Google love is tough to shake. What about Google monopoly power though?
YES, but it isn't Feedburner that tilted the scale. Upon the first rumors of Google-DoubleClick, I headlined "Google (to be) a Monopoly." When the deal was officially announced, I updated my story to headline: "Google: $3.1 billion cash for Web monopoly!"
I reported the Feedburner acquisition yesterday: Google gets Feedburner and in the Web’s private business.
It actually has been a Googley given for some time that Google is determined to CONTROL (NOT ORGANIZE) ALL the world's information, and profit from all the world's advertising.
So what? Would sum up the world's reaction.
I opined earlier this week (before Google Gears): Why Google is more dangerous than Microsoft, underscoring that Google has learned a thing or two from Microsoft, NOT in a good way.
Microsoft’s “Evil Empire” financial success was derived from cunning ecosystem manipulation and brutal industry intimidation aimed solely at creating and extending Microsoft monopoly pricing power.
What really sealed Microsoft’s monopoly fate, however, was a no holds barred, take no prisoners modus operandi. Thanks to Bill Gates’ dogged persistence and shrewd maneuvering, Microsoft achieved the industry domination he sought, no matter who or what tried to cross Microsoft en route to unrivaled economic power and world glory.
Today’s technology power house, ”Do No Evil” Google, is no different, in desire or effect. In fact, Google power is even more insidious, because Google has the “consumer” on it side.
Just one day after I pitted Google's intentions against those of Microsoft, Google announced Google Gears: The world then immediately came tumbling down, overwhelmingly against Microsoft and near unamimously cheering for Google.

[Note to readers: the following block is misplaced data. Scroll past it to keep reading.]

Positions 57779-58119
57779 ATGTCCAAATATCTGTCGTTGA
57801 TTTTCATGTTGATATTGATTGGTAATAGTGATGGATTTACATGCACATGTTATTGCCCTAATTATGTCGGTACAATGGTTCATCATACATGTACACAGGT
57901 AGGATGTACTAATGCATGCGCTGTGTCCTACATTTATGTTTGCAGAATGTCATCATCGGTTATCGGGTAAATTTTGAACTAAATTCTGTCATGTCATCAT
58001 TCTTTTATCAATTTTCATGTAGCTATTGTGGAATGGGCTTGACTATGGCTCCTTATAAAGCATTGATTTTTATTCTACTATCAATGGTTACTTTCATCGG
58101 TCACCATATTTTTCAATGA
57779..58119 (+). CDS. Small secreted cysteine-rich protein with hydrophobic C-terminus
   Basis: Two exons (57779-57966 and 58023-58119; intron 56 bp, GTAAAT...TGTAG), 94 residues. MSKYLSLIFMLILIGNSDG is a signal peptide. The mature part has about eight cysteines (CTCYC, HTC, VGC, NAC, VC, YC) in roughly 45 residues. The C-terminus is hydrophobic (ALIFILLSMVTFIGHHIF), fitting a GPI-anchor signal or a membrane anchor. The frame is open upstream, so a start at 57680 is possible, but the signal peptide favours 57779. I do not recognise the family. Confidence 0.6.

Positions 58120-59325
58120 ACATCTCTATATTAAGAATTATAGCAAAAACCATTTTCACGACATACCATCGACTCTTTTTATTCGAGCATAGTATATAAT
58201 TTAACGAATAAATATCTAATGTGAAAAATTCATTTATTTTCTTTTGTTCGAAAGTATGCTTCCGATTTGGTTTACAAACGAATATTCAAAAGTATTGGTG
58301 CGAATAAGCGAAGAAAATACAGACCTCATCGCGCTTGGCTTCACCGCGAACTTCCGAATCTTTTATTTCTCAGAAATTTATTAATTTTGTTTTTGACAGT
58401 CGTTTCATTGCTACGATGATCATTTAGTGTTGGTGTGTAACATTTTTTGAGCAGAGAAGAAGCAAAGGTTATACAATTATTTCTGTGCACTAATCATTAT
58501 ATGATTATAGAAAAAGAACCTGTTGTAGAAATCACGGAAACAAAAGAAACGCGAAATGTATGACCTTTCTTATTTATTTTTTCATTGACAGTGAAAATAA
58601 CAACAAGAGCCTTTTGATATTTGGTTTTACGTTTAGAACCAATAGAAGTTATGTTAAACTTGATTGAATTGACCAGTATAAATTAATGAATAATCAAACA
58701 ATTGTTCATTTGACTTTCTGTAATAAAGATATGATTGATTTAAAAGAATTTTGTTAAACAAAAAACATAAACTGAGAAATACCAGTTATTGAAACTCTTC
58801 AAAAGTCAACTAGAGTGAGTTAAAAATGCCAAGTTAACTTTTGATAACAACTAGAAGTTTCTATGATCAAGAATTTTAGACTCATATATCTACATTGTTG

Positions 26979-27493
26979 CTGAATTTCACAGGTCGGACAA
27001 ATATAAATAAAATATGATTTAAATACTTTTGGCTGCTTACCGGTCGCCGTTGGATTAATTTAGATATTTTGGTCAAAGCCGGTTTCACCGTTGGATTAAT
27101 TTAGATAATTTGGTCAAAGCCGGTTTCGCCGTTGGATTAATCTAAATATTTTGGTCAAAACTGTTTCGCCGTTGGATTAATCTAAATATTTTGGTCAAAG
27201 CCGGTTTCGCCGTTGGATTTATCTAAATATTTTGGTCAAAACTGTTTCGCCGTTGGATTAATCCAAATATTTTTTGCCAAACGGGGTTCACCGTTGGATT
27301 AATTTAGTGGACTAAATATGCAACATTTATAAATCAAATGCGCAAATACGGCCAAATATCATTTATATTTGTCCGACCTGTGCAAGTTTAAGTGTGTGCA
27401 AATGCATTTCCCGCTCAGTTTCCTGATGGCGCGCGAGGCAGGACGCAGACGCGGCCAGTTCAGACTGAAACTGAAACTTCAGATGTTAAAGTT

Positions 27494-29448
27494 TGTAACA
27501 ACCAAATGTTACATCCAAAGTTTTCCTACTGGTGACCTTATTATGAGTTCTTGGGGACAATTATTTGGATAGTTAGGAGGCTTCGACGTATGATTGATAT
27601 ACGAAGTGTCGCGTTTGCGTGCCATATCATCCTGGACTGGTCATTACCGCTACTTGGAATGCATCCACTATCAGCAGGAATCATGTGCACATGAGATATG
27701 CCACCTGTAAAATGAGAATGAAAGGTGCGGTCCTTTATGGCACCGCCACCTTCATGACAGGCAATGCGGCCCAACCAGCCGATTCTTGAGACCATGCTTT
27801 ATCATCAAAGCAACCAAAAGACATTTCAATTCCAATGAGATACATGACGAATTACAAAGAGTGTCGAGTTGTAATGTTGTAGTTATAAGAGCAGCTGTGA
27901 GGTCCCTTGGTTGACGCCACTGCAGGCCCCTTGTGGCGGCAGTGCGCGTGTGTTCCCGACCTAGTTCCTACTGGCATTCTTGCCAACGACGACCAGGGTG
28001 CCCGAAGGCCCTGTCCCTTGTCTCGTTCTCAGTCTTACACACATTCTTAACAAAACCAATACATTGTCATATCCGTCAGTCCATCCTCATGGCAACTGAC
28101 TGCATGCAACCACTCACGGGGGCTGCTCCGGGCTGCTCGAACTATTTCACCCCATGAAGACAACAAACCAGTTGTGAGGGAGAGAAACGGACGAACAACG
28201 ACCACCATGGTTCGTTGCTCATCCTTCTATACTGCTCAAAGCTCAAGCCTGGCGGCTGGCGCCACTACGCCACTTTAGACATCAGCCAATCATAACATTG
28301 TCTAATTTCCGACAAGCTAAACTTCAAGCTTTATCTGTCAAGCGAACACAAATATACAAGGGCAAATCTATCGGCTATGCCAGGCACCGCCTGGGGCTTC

I (no surprise to readers of this Digital Markets Blog) had a different take on things.
What gives now, post Feedburner?
Ostrow starts out appropriately noting "are there any parts of our online lives that don’t reside somewhere within the Googleplex?" So what though, it seems from the Mashable post.
Ostrow goes on to point out a few Google services he uses, and that's that. Ostrow provides neither Google outrage, nor Googley cheer; In fact, he doesn't offer any conclusion or summation whatsoever.
What are we to conclude then? Google owns our souls, and that is a good thing?
Seemingly. The first commenter to the post, Kevin Keating, cheeringly affirms:
Sounds good to me! I also tell Google where I want to go on the internet, and let them remember where I’ve been so I don’t have to. And I’m more than okay will ALL of this because what’s private to me is and will always be private. And that, my friend, is the secret love I harbor for…
Oh, I totally almost gave it away.
WELCOME, MY FRIENDS, TO THE GOOGLE WORLD, WHERE THE "FRIENDLY" MONOPOLIST RULES (in a not so friendly fashion).